Teeth Extensive, sometimes rampant, dental decay. Affects areas not usually prone to decay e.g. the lower incisor teeth. Root caries often present.
Often, xerostomia is associated with other widespread, systemic, sensations of dryness.
Generalized body symptoms often associated with oral dryness
Nose: Dryness, frequent crust formation, nasal bleeding, decreased sense of smell.
Eyes: Dryness, burning, tingling, itchy, gritty sensations; feeling that the lids stick together; sensitivity to light, blurred vision.
Skin: Dryness; "butterfly rash" about the face; sensitivity to cold, changes in color, especially the fingers (Raynaud's Phenomenon).
G.I. Tract (the Gut): Esophagitis constipation, acid reflux, problems with swallowing.
Pulmonary System: Dry cough, difficulty with breathing
The Joints: Rheumatoid arthritis, swelling, pain, stiffness, redness.
The Vagina: Dryness, itching, burning sensations, recurrent vaginal yeast infections, difficulty with intercourse.
Generalized Symptoms: Fatigue, weakness, loss of weight, depression.
4.The Diagnosis of Dry Mouth
The diagnosis of conditions associated with dry mouth is often a time-consuming task since its causes are so varied and the symptoms are present in so many diseases. Because the symptoms are so widespread and the clinical signs related to oral dryness so common, patients often see many doctors in their search for the cause of their problem. Indeed, ofttimes it takes months, even years, before a definitive diagnosis is made. The diagnosis may also require the services of several types of doctors. Prominent among these are the rheumatologist, the ophthalmologist and the dentist.

Four types of information may be used to identify the causative factors of dry mouth (1) A Proper History and Clinical Examination, with detailed information about your complaints and symptoms; (2) Salivary Tests which measure the flow of saliva and the condition of your salivary glands. Included among these may be Sialometry, Sialography, Salivary Scintigraphy, and/or the Lip Biopsy; (3) Tests on the Eyes (the Schirmer Test, the Rose Bengal and Lissamine Green test and/or a Slit-Lamp exam and (4) Special Blood Tests for diseases which are associated with dryness. included among these are tests for the presence of antibodies which are usually associated with Sjögren's Syndrome (ANA, SSA and SSB), the Rheumatoid Factor (RF), the Erythrocyte Sedimentation Rate (ESR), and Immunoglobilins.(IG's).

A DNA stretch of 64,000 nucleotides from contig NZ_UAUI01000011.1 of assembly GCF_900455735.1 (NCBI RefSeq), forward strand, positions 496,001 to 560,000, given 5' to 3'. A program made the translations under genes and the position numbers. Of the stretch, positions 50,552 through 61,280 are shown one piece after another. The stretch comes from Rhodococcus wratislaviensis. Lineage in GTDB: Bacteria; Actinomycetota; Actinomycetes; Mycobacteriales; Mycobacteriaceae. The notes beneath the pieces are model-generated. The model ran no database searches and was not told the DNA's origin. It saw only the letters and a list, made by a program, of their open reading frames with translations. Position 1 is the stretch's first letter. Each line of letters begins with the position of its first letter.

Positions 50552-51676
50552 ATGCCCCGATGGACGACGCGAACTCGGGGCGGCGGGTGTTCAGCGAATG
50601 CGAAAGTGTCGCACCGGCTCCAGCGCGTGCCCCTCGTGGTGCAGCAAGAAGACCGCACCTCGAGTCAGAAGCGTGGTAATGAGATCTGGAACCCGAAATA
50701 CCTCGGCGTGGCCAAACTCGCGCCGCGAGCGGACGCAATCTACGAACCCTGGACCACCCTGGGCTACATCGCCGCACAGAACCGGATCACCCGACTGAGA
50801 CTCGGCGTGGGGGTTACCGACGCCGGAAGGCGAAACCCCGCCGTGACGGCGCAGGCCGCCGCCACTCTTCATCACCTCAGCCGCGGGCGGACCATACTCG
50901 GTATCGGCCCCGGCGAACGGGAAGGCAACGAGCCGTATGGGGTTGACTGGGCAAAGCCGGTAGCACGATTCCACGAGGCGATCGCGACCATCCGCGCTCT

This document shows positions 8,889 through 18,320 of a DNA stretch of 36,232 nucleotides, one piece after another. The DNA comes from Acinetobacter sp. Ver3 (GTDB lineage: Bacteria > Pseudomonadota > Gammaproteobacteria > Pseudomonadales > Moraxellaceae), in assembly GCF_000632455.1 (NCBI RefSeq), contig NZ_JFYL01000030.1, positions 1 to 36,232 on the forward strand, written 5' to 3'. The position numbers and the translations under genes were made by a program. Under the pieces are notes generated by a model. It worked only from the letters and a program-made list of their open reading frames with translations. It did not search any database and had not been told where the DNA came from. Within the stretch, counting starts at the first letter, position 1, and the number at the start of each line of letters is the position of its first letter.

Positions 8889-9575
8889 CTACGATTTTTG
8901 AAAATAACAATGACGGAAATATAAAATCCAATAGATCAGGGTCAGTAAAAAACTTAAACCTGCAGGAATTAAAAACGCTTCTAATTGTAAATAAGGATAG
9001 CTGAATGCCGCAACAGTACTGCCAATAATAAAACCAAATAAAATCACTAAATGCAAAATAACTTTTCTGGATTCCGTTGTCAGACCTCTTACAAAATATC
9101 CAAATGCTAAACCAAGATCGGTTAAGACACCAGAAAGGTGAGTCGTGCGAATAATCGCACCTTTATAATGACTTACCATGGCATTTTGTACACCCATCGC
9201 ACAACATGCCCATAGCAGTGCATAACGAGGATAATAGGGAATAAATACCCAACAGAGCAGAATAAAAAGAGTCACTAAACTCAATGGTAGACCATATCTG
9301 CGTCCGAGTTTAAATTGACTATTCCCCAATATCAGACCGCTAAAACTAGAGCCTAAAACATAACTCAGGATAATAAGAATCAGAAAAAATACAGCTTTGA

5.How do you Treat Dry Mouth?
Since Dry Mouth is caused by many things, it should not be surprising that there are different ways to treat it. If your physician or dentist can determine the cause of your oral dryness, he/she may be able to provide you with a specific cure. The trouble is, this is easier said than done.

If the dryness is due to drugs, it may be possible for your doctor to advise you to stop taking those drugs, reduce their intake or switch to another “less drying” medication. The drymouth.info drug search engine can be quite useful in this effort. Sometimes, especially, in life threatening diseases, it may not be possible to change a patient’s drug intake pattern.. If the dryness is due to a specific disease, e.g. diabetes, proper treatment of the disease will decrease the intensity of your oral symptoms. Occasionally, we do not know the causes of the diseases which produce dry mouth. This, for example, is the case with Sjögren’s Syndrome, rheumatoid arthritis and other conditions. In such cases, we try to relieve the symptoms of the disease rather than treat the disease itself.

How to Treat Dry Mouth and its Associated Symptoms

To Keep Your Mouth Moist

Sip water or other sugar-free juices frequently. It is particularly important to drink often while eating. This will aid chewing and swallowing and may enhance the taste of your food. You can carry a water bottle, like bicycle riders do, during the day and keep a glass of water at your bedside at night. Also, use a humidifier to increase the moisture content of the air in your room. Stimulate the flow of your saliva
By eating foods which require mastication